Steeped in Embarrassment: My Brush with Mortification When a Colleague Made Me Tea
In the early days of my journalism career, fetching the kettle for my superiors was an unspoken expectation. Fast forward three decades, and the mere thought sends shivers down my spine. Recently, while standing in line for my morning coffee fix, I found myself behind a woman placing a rather elaborate order. Each request was meticulously crafted—cappuccino, latte, oat milk, skinny, extra hot—the variations seemed endless. As the queue grew behind me, I couldn't help but notice a Just Eat delivery person patiently waiting. My initial amusement at his apparent ability to afford a high-end coffee was short-lived when I realized the multitude of drinks he was collecting were not for himself, but for delivery. My caffeine-deprived brain struggled to comprehend who would opt to have coffee delivered and in what state it would arrive. The logistics seemed baffling. I envisioned a precarious balancing act akin to a Cirque du Soleil performance, except with coffee cups instead of acrobats. Had I been tasked with such a mission, spillage would have been inevitable. But still, the burning question persisted: who on earth orders coffee delivery? The answer, I speculated, likely involves a mix of extreme laziness and overwhelming busyness. Perhaps both simultaneously. As I pondered the destination of the eight carefully prepared coffees, my mind wandered to the possibility of a coffee morning gathering, a relic from the past. Regardless, the notion of coffee delivery remained a perplexing enigma, a testament to the quirks of modern life.
It appears that the eight coffees were intended for an office setting, which offers a plausible explanation for their delivery. It seems that modern workplace dynamics, fueled by a reluctance to delegate even the simplest tasks, have shifted significantly. Gone are the days when it was standard practice, even expected, for junior staff members to fetch refreshments. Personally, I haven't requested a coffee from anyone in years, as doing so now feels uncomfortably akin to a microaggression. Reflecting on recent experiences at the BBC studio in Birmingham, I am struck by the kindness of studio engineers who, unprompted, have taken it upon themselves to brew me a cup of tea. Their gestures have left me humbled, almost embarrassed by the disparity in our roles. Ironically, I would sooner request a beverage from my superiors—the programme editor, channel controller, or even the director general—than impose such a task on someone in a more junior position. It's a stark departure from the workplace norms of thirty years ago when making tea or coffee was a way for interns, like myself at the time, to contribute meaningfully. Let me clarify: I'm not complaining. I willingly prepare and deliver countless hot drinks, accruing loyalty points at Costa and Caffè Nero along the way. However, if the solution to the coffee conundrum involves dispatching a stranger on an e-bike from a foreign tech company, then perhaps we're asking the wrong questions. It's time for workers to unite and reclaim the responsibility of fetching refreshments. Let's send the boss out for coffee runs instead. Adrian Chiles, Broadcaster, Writer, and Guardian Columnist.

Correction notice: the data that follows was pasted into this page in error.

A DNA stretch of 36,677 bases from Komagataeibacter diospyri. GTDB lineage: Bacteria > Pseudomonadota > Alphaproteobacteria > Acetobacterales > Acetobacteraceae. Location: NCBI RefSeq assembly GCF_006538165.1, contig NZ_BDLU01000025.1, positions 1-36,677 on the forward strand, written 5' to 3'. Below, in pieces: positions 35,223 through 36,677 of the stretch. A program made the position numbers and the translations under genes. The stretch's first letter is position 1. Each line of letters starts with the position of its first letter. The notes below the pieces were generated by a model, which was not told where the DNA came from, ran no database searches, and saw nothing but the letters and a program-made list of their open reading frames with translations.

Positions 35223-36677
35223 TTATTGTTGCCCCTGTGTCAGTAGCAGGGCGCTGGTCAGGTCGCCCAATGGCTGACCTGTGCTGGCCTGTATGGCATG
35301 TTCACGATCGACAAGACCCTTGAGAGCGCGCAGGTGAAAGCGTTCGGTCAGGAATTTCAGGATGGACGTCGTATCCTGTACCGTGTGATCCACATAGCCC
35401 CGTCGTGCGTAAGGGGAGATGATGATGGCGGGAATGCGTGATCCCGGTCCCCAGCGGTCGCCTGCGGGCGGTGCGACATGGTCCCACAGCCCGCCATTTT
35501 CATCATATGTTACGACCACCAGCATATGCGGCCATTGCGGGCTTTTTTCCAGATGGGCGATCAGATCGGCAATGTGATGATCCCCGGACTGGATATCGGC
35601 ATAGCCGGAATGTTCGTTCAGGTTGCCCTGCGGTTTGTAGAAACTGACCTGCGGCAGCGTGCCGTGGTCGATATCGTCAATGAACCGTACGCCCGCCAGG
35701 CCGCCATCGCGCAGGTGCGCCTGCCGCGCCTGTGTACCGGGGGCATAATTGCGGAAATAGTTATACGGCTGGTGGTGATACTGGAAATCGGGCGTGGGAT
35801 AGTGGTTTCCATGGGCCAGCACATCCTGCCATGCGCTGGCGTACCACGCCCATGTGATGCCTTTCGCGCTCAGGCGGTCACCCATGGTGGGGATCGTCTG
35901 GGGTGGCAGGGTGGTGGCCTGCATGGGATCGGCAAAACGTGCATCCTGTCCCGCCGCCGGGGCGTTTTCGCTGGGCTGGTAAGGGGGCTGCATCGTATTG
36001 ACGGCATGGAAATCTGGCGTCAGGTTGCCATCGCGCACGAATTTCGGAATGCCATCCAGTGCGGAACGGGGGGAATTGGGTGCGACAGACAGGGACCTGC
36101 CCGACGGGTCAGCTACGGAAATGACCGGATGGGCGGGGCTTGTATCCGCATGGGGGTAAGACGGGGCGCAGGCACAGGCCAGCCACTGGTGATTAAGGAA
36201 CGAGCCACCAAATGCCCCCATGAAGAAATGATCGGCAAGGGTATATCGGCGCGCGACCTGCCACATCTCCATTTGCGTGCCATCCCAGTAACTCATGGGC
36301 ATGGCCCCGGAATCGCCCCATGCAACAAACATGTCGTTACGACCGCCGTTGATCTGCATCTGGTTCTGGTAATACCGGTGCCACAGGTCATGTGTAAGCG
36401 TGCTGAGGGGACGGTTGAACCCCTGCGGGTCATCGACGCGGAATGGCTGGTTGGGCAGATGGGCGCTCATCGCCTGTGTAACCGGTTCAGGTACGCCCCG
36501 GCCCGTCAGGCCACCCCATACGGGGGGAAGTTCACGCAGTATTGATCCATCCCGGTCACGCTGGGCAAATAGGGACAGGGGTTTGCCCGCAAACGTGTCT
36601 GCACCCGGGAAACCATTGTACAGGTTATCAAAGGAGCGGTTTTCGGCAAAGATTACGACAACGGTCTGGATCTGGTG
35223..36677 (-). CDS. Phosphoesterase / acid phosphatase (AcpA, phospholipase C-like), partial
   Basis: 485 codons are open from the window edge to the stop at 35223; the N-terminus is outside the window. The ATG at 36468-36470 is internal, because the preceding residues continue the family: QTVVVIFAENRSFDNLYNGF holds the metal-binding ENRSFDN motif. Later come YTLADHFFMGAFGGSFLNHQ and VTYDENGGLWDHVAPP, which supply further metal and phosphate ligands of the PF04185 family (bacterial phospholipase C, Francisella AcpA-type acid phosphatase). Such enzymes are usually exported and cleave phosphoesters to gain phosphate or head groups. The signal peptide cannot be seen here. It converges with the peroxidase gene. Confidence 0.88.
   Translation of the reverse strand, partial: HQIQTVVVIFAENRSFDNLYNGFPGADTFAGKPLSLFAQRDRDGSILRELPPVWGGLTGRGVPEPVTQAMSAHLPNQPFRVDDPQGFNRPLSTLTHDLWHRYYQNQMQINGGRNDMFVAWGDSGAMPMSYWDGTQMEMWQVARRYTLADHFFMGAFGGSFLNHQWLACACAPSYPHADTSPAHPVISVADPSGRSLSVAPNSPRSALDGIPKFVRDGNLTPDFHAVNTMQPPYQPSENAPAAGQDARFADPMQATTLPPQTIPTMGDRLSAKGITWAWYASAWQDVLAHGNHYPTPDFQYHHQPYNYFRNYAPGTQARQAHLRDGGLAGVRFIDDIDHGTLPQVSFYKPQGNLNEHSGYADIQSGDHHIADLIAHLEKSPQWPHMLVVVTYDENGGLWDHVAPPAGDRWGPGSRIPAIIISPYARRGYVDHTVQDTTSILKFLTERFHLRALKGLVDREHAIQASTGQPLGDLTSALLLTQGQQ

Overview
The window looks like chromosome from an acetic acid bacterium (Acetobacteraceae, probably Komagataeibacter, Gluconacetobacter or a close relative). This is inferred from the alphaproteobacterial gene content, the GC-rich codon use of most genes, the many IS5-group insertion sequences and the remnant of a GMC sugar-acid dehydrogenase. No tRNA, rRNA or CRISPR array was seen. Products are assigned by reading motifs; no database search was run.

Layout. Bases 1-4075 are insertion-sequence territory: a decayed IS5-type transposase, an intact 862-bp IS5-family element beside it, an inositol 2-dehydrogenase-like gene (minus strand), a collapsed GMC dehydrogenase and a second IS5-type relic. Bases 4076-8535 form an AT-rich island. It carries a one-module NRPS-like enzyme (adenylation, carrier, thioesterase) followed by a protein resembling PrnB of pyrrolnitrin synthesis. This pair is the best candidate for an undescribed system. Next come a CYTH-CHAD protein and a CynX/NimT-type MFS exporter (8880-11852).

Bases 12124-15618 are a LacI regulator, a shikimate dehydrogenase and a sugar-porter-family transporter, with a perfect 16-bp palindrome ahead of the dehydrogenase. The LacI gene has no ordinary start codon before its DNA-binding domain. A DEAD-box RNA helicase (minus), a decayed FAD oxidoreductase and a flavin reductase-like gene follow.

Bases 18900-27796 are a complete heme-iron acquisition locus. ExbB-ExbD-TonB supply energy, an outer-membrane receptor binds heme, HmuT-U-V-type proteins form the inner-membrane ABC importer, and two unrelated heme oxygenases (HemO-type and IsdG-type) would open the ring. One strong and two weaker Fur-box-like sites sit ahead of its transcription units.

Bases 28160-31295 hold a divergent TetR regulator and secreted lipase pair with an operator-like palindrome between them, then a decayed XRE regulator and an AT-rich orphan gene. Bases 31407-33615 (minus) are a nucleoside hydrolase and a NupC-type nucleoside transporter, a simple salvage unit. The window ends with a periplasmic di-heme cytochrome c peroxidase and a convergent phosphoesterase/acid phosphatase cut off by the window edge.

In conclusion, the evolving dynamics of workplace culture have led to a reluctance to delegate even the most menial tasks, such as fetching coffee. While some may view this shift as progress, it's essential to consider the unintended consequences, such as the loss of opportunities for junior staff to contribute and the erosion of camaraderie within the workplace. Instead of outsourcing coffee runs to delivery services, perhaps it's time to reconsider the traditional hierarchy and embrace a more collaborative approach. By empowering all members of the team to pitch in, we can foster a sense of unity and shared responsibility. So, let's raise our mugs to a future where everyone plays a part in keeping the caffeine flowing and the workplace buzzing.